Saturday, October 9, 2010

Friday in Kabul


Friday is the official weekly holiday--the one-day weekend. Thursday night (considered 'friday night') the city comes to life; music starts blaring out of every corner; hot coals cook kabobs on the sidewalks and are carried into the restaurants; hooka/sheesha and tea rooms are at every corner; but by the time Friday morning comes around, everything shuts down and the usually gridlocked streets are emptied of traffic. Everyone stays home. We learned this late and made plans to go out on the streets on Friday afternoon, but next week we'll know better.
Khalifa lecturing us on Afghan politics.
We dressed in our best Afghan attire and left our apartment early in the afternoon, walked about half a mile down the street and caught a taxi on the main street. This was a first for us on this trip as on our work days we have a private driver. Our destination: the world famous CHICKEN STREET in Shar-e-now. The ease with which we caught a cab should have been a hint that this wouldn't be a very productive day. Meet our driver: Khalifa (picture above.) He has been a taxi driver in Kabul since the Prime Minister Dawod Khan was overthrown in the 1970's, followed by the Communist overtake, then the Russian invasion to support the weak Communist government, the subsequent fall of the Communists to the Reagan-backed Mujahideen (if you haven't seen Charlie Wilson's War, please go rent it tonight), through the Taliban, and now the Karzai administration. His final judgement is that there has been no functioning government since Prime Minister Dawod Khan.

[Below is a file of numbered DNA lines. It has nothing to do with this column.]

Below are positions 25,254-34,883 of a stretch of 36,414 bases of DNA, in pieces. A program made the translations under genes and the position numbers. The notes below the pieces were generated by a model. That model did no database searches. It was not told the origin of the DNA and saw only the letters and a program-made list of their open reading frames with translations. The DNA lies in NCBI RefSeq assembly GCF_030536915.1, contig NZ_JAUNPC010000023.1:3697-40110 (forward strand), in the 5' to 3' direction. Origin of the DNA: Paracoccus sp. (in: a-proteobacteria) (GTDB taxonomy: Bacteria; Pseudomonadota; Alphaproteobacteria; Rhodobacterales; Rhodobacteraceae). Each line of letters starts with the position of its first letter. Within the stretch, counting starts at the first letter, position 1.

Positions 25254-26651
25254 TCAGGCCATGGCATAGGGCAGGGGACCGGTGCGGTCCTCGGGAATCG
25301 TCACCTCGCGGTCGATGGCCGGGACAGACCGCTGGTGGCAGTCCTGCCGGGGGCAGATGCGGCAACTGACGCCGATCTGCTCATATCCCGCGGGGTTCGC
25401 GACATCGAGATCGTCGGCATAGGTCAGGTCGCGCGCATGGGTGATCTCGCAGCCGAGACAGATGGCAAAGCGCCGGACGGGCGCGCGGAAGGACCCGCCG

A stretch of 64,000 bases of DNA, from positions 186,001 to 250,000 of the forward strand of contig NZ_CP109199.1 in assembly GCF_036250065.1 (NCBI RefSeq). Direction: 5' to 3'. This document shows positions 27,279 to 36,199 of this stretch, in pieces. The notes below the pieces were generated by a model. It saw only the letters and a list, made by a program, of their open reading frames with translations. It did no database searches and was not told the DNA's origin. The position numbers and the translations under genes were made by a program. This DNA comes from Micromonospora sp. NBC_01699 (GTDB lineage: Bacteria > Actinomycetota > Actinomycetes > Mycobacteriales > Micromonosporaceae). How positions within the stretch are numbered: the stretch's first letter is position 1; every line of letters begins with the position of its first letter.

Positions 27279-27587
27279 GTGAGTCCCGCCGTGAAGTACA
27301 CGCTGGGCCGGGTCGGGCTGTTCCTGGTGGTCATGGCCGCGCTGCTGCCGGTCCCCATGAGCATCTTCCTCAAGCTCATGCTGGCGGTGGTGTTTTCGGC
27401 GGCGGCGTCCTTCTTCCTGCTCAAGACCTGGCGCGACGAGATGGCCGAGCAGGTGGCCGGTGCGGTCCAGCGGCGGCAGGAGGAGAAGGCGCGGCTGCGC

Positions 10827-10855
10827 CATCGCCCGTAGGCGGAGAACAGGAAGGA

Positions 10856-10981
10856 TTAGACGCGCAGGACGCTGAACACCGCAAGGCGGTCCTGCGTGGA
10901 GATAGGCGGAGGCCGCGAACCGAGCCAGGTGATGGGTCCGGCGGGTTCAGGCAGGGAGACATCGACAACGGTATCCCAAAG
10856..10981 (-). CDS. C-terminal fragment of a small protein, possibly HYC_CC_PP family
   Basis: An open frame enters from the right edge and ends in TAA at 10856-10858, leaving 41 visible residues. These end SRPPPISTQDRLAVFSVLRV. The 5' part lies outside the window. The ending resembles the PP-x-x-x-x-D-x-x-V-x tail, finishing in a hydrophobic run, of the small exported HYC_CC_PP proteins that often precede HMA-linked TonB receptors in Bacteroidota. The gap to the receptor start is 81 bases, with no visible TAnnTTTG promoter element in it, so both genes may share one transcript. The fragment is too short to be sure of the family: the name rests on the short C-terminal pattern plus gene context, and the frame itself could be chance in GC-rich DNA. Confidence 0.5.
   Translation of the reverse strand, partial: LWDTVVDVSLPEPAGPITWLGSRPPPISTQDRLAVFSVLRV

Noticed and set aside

Chicken Street was mostly deserted. Half the shops were closed and the usually bustling streets had few people roaming them, except for a few awkwardly placed students from the U.S. and us. The shops were all tourist-oriented with some carrying rare and antique guns and knives from all the provinces. Flower vases and plates frequently exhibited flags of the US and NATO nations along side the Afghan flag.

Tomorrow we visit a busy ICU with new ventilators and the Kabul's largest dedicated women's hospital that is a regional referral center for Obstetrical emergencies. We are hoping for a really enlightening interview with the director, but unfortunately we are not able to upload video due to the really slow internet speeds.

I'm sure we'll have plenty to talk about though.